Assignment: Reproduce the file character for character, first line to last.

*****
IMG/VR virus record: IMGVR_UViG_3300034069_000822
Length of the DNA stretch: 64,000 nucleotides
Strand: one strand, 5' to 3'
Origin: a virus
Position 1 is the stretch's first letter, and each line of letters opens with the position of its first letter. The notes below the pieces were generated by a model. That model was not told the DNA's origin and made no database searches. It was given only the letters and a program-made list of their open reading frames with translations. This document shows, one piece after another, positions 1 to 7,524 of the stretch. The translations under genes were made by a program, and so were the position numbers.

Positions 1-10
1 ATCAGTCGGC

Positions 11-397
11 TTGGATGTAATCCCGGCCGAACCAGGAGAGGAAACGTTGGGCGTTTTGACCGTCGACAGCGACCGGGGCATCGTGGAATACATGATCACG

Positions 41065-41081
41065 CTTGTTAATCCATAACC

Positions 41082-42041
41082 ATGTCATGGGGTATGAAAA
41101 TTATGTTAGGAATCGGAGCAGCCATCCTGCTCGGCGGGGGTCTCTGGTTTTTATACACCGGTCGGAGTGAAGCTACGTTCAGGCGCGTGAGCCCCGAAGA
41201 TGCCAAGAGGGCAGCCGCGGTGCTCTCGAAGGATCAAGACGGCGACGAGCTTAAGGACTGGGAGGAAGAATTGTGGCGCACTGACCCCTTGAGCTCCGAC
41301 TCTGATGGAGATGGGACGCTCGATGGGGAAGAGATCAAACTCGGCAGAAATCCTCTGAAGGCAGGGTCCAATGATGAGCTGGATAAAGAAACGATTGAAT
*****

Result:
IMG/VR virus record: IMGVR_UViG_3300034069_000822
Length of the DNA stretch: 64,000 nucleotides
Strand: one strand, 5' to 3'
Origin: a virus
Position 1 is the stretch's first letter, and each line of letters opens with the position of its first letter. The notes below the pieces were generated by a model. That model was not told the DNA's origin and made no database searches. It was given only the letters and a program-made list of their open reading frames with translations. This document shows, one piece after another, positions 1 to 7,524 of the stretch. The translations under genes were made by a program, and so were the position numbers.

Positions 1-10
1 ATCAGTCGGC

Positions 11-397
11 TTGGATGTAATCCCGGCCGAACCAGGAGAGGAAACGTTGGGCGTTTTGACCGTCGACAGCGACCGGGGCATCGTGGAATACATGATCACG

Positions 41065-41081
41065 CTTGTTAATCCATAACC

Positions 41082-42041
41082 ATGTCATGGGGTATGAAAA
41101 TTATGTTAGGAATCGGAGCAGCCATCCTGCTCGGCGGGGGTCTCTGGTTTTTATACACCGGTCGGAGTGAAGCTACGTTCAGGCGCGTGAGCCCCGAAGA
41201 TGCCAAGAGGGCAGCCGCGGTGCTCTCGAAGGATCAAGACGGCGACGAGCTTAAGGACTGGGAGGAAGAATTGTGGCGCACTGACCCCTTGAGCTCCGAC
41301 TCTGATGGAGATGGGACGCTCGATGGGGAAGAGATCAAACTCGGCAGAAATCCTCTGAAGGCAGGGTCCAATGATGAGCTGGATAAAGAAACGATTGAAT